• FIG. 4 displays the flow of information between a portable network device 400 and an external interactive device 440 while the remote mouse input connection is established and thereafter used to transfer mouse input to external interactive device 440 in one embodiment of the present invention. External interface device 440 sends out a BLUETOOTH signal determining what BLUETOOTH-enabled portable network devices are in range, 481. Portable network device 400 replies with its BLUETOOTH address and its capability to provide remote mouse input, 482. Thereupon, a personal area network providing for remote mouse input from personal network device 400 to external interactive device 440 is established, 483. At some later time, personal network device 400 sends, via the just-established personal area network, remote mouse input to external interface device 440, 484.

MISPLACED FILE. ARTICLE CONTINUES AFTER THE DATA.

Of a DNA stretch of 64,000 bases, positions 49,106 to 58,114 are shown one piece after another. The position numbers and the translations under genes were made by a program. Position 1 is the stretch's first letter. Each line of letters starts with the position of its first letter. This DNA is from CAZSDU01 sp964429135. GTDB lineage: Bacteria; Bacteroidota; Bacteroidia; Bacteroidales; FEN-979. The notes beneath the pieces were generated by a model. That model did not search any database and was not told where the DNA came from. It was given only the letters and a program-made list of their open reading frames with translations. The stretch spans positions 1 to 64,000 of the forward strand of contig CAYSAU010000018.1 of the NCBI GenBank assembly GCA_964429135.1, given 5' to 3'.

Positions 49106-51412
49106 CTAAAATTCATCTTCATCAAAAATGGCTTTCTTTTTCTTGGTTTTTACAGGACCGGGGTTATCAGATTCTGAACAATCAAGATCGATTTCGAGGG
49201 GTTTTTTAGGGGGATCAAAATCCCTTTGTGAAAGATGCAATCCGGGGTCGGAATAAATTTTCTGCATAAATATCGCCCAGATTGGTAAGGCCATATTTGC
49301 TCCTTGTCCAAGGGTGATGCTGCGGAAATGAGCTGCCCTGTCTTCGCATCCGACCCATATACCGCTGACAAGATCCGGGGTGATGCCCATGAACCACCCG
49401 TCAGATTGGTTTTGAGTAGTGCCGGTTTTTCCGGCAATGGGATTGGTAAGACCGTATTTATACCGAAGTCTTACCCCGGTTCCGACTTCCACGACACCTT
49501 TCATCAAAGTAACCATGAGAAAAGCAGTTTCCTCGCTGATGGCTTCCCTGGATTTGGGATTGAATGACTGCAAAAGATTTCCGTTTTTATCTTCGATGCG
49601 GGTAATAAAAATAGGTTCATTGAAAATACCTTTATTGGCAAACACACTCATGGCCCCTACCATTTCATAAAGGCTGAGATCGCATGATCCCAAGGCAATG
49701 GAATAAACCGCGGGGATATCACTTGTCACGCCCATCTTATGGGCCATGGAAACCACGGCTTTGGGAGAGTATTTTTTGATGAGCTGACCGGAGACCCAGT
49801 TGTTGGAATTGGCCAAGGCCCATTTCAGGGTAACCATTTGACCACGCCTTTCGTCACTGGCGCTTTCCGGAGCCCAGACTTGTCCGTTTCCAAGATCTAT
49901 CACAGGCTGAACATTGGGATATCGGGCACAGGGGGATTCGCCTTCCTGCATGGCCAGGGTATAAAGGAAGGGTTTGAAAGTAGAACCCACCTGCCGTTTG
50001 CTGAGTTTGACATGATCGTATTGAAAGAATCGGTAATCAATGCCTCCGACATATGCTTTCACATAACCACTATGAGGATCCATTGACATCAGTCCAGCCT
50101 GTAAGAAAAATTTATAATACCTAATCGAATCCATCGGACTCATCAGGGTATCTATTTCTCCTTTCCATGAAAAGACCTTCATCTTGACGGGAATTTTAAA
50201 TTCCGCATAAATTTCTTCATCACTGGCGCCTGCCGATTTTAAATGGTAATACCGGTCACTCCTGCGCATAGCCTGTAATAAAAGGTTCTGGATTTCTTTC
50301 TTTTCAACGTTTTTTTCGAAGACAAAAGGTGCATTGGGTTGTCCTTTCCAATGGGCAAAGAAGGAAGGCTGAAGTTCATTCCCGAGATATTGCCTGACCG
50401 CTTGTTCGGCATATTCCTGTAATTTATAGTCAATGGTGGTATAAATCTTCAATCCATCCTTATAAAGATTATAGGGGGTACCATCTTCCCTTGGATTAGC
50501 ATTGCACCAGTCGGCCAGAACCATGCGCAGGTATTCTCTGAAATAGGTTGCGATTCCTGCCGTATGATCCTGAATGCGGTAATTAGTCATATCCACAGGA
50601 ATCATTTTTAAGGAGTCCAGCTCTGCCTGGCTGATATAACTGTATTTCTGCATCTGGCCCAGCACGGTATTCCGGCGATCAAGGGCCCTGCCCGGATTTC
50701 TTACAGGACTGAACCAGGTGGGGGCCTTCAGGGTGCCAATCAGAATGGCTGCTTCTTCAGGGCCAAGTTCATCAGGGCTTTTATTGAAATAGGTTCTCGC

• FIG. 5 displays a schematic diagram of the flow of information inside a portable network device 500 as it translates portable network device movement into a radio-frequency signal transmitted by a BLUETOOTH antenna 509, once a remote mouse input connection has been established in one exemplary embodiment of the present invention. Portable network device 500 includes an onboard digital camera 501, a central processing unit 508, a BLUETOOTH transceiver 507, a BLUETOOTH antenna 509, a keypad 502, a memory 505, and an optical flow logic 504 on the memory. Onboard digital camera 501 translates the light image impinging upon its lens into an electric signal which is then sent as a time-stamped image file 511 to device memory 505. Also stored in device memory 505 is optical flow logic on the memory 504, directing the conversion of portable device movements into remote mouse input. Optical flow logic on the memory 504 implements an appropriate optical flow algorithm (e.g., “block matching”; “frequency domain based correlation”; “gradient based optical flow”), optimized for determining purely the 2-dimensional rectilinear motion of the portable network device, so that the present remote mouse input is determined. Optical flow logic on the memory 504 takes as input the two most recent successively stored image files from onboard digital camera 501 and outputs a 2-dimensional vector 512 corresponding to the desired motion of a cursor on the graphical user interface of the external interface device. Two dimensional vector 512 is read by central processing unit 508 for transmission, via BLUETOOTH transceiver 507 and BLUETOOTH antenna 509, to the external interface device as remote mouse input. After central processing unit 508 reads two dimensional vector 512, the oldest time-stamped image file is deleted from device memory 505. If at anytime during this process, the user presses a key on keypad 502, a bus interrupt is generated and a keypad input 513 is sent via central processing unit 508 to device memory 505 so that optical flow logic on the memory 504 is able to determine if keypad input 513 corresponds to known mouse commands. In some embodiments, the user configures optical flow logic on the memory 504 so that selected keys on keypad 502 correspond to a “left-click” as the remote mouse input and selected keys on keypad 502 correspond to a “right-click” as the remote mouse input.